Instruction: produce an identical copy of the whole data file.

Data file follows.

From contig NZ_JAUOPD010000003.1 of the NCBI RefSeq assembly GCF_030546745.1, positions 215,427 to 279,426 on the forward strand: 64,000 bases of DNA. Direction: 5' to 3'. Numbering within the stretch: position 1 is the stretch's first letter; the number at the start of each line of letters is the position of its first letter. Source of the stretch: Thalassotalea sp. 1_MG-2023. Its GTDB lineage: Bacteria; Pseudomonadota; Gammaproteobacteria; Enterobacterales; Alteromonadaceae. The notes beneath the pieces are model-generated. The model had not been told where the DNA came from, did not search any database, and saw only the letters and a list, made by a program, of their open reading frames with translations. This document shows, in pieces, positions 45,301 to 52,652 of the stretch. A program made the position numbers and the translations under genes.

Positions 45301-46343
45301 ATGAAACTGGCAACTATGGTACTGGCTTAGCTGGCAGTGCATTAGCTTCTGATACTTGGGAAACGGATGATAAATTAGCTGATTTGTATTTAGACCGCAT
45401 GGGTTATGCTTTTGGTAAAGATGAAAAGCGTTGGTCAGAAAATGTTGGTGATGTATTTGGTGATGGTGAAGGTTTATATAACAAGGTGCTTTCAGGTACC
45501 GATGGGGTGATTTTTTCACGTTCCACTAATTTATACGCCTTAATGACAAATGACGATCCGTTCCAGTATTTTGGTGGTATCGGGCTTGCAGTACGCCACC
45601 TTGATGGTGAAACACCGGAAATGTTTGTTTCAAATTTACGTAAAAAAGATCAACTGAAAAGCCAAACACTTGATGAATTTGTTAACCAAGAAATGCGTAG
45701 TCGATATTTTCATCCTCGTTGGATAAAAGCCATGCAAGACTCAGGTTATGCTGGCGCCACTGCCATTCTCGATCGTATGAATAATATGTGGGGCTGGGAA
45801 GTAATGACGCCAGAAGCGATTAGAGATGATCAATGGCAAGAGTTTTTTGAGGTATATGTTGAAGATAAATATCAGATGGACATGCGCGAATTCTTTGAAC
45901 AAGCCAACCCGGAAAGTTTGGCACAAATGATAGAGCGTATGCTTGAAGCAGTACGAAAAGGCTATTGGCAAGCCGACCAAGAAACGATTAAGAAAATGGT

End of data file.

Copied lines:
From contig NZ_JAUOPD010000003.1 of the NCBI RefSeq assembly GCF_030546745.1, positions 215,427 to 279,426 on the forward strand: 64,000 bases of DNA. Direction: 5' to 3'. Numbering within the stretch: position 1 is the stretch's first letter; the number at the start of each line of letters is the position of its first letter. Source of the stretch: Thalassotalea sp. 1_MG-2023. Its GTDB lineage: Bacteria; Pseudomonadota; Gammaproteobacteria; Enterobacterales; Alteromonadaceae. The notes beneath the pieces are model-generated. The model had not been told where the DNA came from, did not search any database, and saw only the letters and a list, made by a program, of their open reading frames with translations. This document shows, in pieces, positions 45,301 to 52,652 of the stretch. A program made the position numbers and the translations under genes.

Positions 45301-46343
45301 ATGAAACTGGCAACTATGGTACTGGCTTAGCTGGCAGTGCATTAGCTTCTGATACTTGGGAAACGGATGATAAATTAGCTGATTTGTATTTAGACCGCAT
45401 GGGTTATGCTTTTGGTAAAGATGAAAAGCGTTGGTCAGAAAATGTTGGTGATGTATTTGGTGATGGTGAAGGTTTATATAACAAGGTGCTTTCAGGTACC
45501 GATGGGGTGATTTTTTCACGTTCCACTAATTTATACGCCTTAATGACAAATGACGATCCGTTCCAGTATTTTGGTGGTATCGGGCTTGCAGTACGCCACC
45601 TTGATGGTGAAACACCGGAAATGTTTGTTTCAAATTTACGTAAAAAAGATCAACTGAAAAGCCAAACACTTGATGAATTTGTTAACCAAGAAATGCGTAG
45701 TCGATATTTTCATCCTCGTTGGATAAAAGCCATGCAAGACTCAGGTTATGCTGGCGCCACTGCCATTCTCGATCGTATGAATAATATGTGGGGCTGGGAA
45801 GTAATGACGCCAGAAGCGATTAGAGATGATCAATGGCAAGAGTTTTTTGAGGTATATGTTGAAGATAAATATCAGATGGACATGCGCGAATTCTTTGAAC
45901 AAGCCAACCCGGAAAGTTTGGCACAAATGATAGAGCGTATGCTTGAAGCAGTACGAAAAGGCTATTGGCAAGCCGACCAAGAAACGATTAAGAAAATGGT